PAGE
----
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Freedoms and values do not come from a cracker

2015/1/4 — 7:30

Do not let a British person tell you Hong Kong's fight for genuine universal suffrage is hopeless because it can't be won.

Besides the blatantly obvious moral obligation Britain has to make sure that One Country Two Systems is not reduced into meaningless communist doggrel, Britons have more than just faint historical similarity to the seemingly insurmountable struggle Hong Konger's are currently engaged in against the CCP.

If faced with such a remark, given that it's the festive season, a quick retort of, "Well, where the hell did Britain's freedoms come from, a cracker?" May suffice as this question in itself would probably stump many British people. But for the sake of those that know, but may have forgotten, or for the education of those that never knew, here's a quick trip into British history. For if you're a Hong Konger, it seems to me that no person who genuinely prides themselves on being British could fail to be drawn to your David & Goliath fight to defend rights and freedoms from an all powerful tyrannical entity.

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So here's some canned history, I will try to keep it brief.

Firstly, at the start of World War Two (WW2) Britain was generally rubbish. We'd never really had a huge army to begin with, and what army we had by the start of the war was greatly depleted of professional human resources due to the killing fields of WW1. Lots of the officers and NCO's that should have naturally risen up the ranks were simply dead years ago. Due to a long list of reasons, by 1940 the lion's share of the British army had been routed to the shores of Dunkirk. Whatever army we did have had now left all of its best weapons to the Germans. Fortunately, Britain did have a decent navy that managed to evacuate hundreds of thousands of soldiers back to the white shores of Blighty, but it was just about as big a defeat as any country would ever want to experience.

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Most of Europe was lost to the Nazis and it looked like nothing would stop them from soon over running Britain too. It was certainly dark times and no one expected Britain to put up more than token resistance. The fight was just too damn big and Britain had neither an army or resources to hold off the incredibly powerful Nazi war-machine. Even the US cashed in its chips for Britain. Roosevelt certainly didn't want to see Britain fall, but he wasn't about to send ships loaded with arms to the UK to have them quickly fall into the hands of the Nazis. Britain was on its own. There was no calvary coming to the rescue.

Britain would have to face a powerful and undefeated enemy alone.

For people who do know their history, we could talk about the Polish or the French Republic here etc here, but like I said at the start, this is a canned version of history and for all intents and purposes, Britain was the last redoubt of western, liberal democracy left that wasn't under Nazi occupation.

And here's the key point that's relevant to Hong Kong - everyone expected Britain to keel over at the start of WW2 and give-up given the enormity of the task and the power of the foe in front of them. But that didn't happen, instead, just like Hong Konger's in 2014, they rose to the challenge and said,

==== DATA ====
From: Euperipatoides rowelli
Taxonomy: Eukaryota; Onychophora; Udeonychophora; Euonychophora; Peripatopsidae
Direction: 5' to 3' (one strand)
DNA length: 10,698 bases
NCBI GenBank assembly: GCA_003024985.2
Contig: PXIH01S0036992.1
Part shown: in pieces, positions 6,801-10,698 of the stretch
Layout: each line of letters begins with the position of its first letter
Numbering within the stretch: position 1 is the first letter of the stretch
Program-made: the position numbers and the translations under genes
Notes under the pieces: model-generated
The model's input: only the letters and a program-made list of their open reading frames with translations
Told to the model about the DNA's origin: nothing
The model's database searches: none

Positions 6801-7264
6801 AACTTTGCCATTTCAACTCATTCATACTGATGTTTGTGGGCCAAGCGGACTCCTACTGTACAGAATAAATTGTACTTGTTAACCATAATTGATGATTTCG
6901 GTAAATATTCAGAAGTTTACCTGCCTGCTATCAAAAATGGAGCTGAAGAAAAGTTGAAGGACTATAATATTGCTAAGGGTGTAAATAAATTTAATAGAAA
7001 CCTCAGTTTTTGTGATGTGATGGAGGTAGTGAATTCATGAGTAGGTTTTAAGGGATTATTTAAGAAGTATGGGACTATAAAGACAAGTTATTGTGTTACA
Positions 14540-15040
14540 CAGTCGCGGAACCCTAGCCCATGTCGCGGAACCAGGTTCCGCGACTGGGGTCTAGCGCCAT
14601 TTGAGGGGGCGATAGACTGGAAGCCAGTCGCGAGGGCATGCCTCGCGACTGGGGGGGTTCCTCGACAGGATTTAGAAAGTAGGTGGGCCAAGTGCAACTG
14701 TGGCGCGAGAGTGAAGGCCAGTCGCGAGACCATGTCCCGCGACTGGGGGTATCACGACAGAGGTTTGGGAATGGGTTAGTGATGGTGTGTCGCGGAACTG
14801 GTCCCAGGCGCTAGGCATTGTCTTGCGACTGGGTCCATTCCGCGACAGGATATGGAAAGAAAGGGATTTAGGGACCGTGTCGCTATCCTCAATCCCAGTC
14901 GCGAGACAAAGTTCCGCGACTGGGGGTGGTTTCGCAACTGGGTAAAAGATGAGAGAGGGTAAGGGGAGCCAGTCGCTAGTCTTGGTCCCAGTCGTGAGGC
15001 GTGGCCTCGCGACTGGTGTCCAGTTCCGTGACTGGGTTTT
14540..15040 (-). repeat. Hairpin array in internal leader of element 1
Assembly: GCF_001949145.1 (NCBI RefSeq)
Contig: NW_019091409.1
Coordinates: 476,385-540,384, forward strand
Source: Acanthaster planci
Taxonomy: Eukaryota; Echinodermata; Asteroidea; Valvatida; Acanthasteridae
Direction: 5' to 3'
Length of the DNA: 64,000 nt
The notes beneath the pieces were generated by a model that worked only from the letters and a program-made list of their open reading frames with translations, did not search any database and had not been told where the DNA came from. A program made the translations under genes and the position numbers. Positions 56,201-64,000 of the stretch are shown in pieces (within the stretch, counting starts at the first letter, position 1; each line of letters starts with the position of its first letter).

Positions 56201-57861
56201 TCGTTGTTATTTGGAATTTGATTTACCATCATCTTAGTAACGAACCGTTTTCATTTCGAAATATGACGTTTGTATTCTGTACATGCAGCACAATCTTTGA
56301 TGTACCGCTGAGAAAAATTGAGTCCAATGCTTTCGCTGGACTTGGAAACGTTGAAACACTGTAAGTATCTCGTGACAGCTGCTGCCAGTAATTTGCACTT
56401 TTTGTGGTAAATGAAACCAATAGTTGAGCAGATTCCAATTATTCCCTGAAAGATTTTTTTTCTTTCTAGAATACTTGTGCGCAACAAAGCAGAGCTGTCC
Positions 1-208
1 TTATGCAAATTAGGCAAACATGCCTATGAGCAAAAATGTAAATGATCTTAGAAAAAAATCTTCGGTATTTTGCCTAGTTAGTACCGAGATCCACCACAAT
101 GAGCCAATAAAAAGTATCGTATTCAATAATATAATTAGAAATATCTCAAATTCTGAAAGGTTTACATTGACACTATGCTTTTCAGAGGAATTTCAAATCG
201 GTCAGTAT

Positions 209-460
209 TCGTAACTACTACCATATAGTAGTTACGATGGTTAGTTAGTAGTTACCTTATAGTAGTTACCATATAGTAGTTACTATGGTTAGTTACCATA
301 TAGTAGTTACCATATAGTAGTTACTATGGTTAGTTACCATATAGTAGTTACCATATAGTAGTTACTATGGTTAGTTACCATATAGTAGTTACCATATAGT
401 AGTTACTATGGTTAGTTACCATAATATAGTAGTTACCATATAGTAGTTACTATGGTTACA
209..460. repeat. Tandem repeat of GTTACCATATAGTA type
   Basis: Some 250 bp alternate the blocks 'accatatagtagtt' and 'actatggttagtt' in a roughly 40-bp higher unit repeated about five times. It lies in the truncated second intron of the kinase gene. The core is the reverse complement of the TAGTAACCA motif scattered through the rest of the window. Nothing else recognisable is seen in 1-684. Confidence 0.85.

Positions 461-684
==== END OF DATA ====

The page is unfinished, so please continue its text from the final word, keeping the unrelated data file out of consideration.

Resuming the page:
No, we stand for human dignity, democracy and freedom for all, we may well be defeated standing up for our values, but at least we will try. We will not be intimidated or bullied by a powerful foe that is clearly unjust. We will fight, even if the fight is hopeless. Better to die with hope than live with no hope. This is the essence of the Dunkirk Spirit that got Britain through The War.

Let us be clear here before I carry on further, Hong Kong is not the UK, it's considerably smaller. So for sure they're not comparable in many ways. We're in the middle of a political revolution, not a war, but the idea of fighting a fight that everyone believes is un-winnable is the point I'm driving at. Hong Kong's very own Dunkirk Spirit. Nearly all is lost, but still we will fight on.

Winston Churchill encapsulated the entire mood of the country in his now infamous speech, We Will Fight Them On The Beaches.

From the utter depths of despair, Britain actually dragged itself up from the bottom and went on to become a key player in the ultimate defeat of the Nazis and architect of the World Order we have lived under for almost seventy years.

Every Briton relates to this emotion of being the underdog and fighting the good-fight against a malign and merciless enemy. So, the answer to the question posed at the start of this piece is, No, the freedoms and values that British people enjoy today did not come from a cracker. They came from fighting a fight no one ever thought they could win. Many people paid dearly for the freedoms people in Europe and the UK now have. It didn't come free and it wasn't easy. It was altogether the hardest path to take, but it was the right path.

So, Hong Kongers, let no Briton, who truly cherishes their identity, forged from their proud history say to you, "You know you can't win this fight right, so you may swell take what you can get from China?" Instead, remind them of their own proud history, and how they swell-up with pride at hearing the voice of Winston Churchill, then remind them that today the values of all free thinking people of the World are once again under threat and if as a Briton they can't stand shoulder to shoulder with you, then like the British 70 years prior, you are brave enough to do it alone and lead the way!

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